Glenwood Springs police say they likely saved the lives of three children found in the custody of a wanted sex offender from North Carolina, who was arrested Tuesday along with an alleged accomplice.
Glenwood Police Chief Joseph Deras said Thursday that, around 2 p.m. Tuesday, police officers did a routine registration check at Glenwood Meadows on a Dodge Durango bearing North Carolina plates.
Officers learned that the vehicle was connected to a wanted violent felon whose warrants allowed for nationwide extradition, Deras said.
“The officers kept the vehicle under surveillance while they contacted North Carolina detectives,” Deras said in a news release. “We were told the suspect had multiple felony warrants for sex crimes, and that he has been known to flee or resist law enforcement, and that all efforts to detain him should be made.”
Officers kept watch and then followed the suspect vehicle to Veltus Park on Midland Avenue, where it was pulled over.
Police immediately contacted the passenger, James Gillis, 31, reported to reside in Stanly and Montgomery counties, North Carolina, who was told he was under arrest.
Meanwhile, the driver, Jennifer Bryan, also 31, attempted to drive away but was unsuccessful and was also detained.
Three female juveniles, ranging in ages from 7 to 12 years old, were also removed from the vehicle and kept away from the immediate scene, Deras said.
Gillis reportedly continued to resist arrest but was ultimately apprehended and allegedly told officers he had a shotgun in the vehicle, which was located directly behind where the children had been seated. Ammunition for the weapon was also located in the vehicle, according to the release.
“We later learned he reported that he had planned to shoot himself and everyone else close to him,” Deras said in the release.
Gillis and Bryant were both booked into the Garfield County Jail on pending charges out of North Carolina, including, for Gillis, two counts of child abuse involving serious bodily injury, second degree forcible sexual offenses, statutory sexual offenses on a child by an adult and crimes against nature, and for Bryant, two counts of child abuse causing serious bodily injury.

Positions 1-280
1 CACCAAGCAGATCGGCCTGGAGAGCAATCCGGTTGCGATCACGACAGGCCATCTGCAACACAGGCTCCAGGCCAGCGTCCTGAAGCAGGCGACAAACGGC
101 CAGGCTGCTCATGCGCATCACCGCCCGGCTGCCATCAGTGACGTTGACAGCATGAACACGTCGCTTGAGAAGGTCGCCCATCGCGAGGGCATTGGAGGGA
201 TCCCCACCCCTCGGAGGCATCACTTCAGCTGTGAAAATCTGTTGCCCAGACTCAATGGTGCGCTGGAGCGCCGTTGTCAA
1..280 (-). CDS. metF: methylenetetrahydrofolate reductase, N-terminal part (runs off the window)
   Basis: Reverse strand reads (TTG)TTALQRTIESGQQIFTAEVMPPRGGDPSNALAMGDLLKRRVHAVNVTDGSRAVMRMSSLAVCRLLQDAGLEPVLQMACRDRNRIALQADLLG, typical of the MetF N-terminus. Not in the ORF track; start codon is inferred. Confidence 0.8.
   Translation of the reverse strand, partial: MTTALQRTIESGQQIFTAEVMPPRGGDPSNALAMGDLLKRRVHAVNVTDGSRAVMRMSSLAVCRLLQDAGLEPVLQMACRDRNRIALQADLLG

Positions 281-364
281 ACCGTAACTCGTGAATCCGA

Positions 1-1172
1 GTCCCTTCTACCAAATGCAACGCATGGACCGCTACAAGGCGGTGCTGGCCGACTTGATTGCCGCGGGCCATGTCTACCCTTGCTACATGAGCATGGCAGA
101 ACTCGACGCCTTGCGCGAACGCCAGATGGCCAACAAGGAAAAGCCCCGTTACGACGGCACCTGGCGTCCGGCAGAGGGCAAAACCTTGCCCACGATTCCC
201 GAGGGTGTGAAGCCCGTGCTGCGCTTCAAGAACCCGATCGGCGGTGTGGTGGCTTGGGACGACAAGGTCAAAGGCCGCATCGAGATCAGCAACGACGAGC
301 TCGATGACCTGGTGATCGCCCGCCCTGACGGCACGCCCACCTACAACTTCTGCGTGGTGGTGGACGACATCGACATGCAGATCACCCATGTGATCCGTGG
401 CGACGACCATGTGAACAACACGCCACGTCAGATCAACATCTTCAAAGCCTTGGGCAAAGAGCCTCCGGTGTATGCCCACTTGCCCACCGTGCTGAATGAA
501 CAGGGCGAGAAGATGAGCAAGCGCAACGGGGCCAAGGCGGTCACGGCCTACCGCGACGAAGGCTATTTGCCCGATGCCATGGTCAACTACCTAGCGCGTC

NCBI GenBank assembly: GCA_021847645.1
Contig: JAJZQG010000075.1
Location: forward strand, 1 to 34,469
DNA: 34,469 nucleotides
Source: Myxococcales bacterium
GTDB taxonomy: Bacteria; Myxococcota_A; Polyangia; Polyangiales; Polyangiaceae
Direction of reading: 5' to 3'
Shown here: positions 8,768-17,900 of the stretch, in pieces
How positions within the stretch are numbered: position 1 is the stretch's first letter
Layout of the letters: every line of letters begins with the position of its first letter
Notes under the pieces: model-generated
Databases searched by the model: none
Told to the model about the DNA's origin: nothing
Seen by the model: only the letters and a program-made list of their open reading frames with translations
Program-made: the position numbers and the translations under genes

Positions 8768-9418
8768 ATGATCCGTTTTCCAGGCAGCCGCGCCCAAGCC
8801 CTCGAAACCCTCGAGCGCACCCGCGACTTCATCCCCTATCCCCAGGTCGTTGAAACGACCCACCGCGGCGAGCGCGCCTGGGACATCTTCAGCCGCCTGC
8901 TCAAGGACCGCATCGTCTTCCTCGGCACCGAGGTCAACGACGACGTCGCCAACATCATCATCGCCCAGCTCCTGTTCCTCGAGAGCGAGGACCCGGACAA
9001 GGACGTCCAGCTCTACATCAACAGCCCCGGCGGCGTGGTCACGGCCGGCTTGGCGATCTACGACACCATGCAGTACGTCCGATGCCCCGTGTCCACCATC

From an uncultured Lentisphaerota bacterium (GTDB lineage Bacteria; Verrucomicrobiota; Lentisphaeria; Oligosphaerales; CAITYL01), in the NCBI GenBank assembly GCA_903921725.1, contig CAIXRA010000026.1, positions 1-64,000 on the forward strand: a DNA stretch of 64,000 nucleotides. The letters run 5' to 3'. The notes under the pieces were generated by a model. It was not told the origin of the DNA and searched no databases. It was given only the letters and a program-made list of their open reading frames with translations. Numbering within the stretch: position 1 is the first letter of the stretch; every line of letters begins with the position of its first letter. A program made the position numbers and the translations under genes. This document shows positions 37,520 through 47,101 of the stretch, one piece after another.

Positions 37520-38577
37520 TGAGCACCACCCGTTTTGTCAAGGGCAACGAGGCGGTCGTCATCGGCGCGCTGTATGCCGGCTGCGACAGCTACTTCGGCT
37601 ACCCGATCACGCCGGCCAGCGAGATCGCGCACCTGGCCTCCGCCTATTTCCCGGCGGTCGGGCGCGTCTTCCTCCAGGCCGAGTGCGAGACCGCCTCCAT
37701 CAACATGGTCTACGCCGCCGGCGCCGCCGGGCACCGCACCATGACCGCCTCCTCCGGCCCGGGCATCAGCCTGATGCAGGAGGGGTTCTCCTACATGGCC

They both are now awaiting extradition to North Carolina, the release states.
Meanwhile, the three children were taken into protective custody and will be transferred to North Carolina protective services, Deras said. A small dog that was also in the vehicle and appeared to have been abused, was also taken to a local animal rescue facility and will be available for adoption, he said.
“We are firm in our belief we saved the lives of the children in this contact,” Deras said in commending the officers’ actions that led to the arrests. “We could not be prouder of their focused, deliberate and necessary work.”
Deras said he could not disclose the relationship of the children to the pair, but said they are not Gillis’s children.
He did say, however, that Bryant is accused of facilitating crimes allegedly committed by Gillis by not removing them from danger.
“There was a period of time where she separated herself from him; however, she later re-connected with him and the crimes against children resumed,” Deras said they learned in communications with North Carolina officials.
Gillis is alleged to have fled North Carolina with Bryant and the children after he learned he was the suspect in the crimes.
“Their plan was to remain at large and travel through different parts of the country,” Deras said. “They were going to support themselves by working for mobile food delivery services.”
Further conversation with the alleged victims suggested the crimes continued on the road between North Carolina and Glenwood Springs, and that there may be additional victims, possibly even locally.
Anyone with information is asked to contact Glenwood Springs police detectives.
At this time, however, the pair is not facing local charges and only awaiting extradition, Deras said
While waiting things out at the scene of the arrest, Deras said the children drew and colored pictures and collected rocks to give to the detectives. Officers also paid out of pocket to put together a care package for the children, and a woman who happened by the scene also bought food and some other items for them, he said.
“Investigating these types of crimes has a profound toll on our staff,” Deras said. “They are challenged with the effects of these investigations and the impacts on the young and defenseless victims.”
Post Independent interim Managing Editor and senior reporter John Stroud can be reached at firstname.lastname@example.org or at 970-384-9160.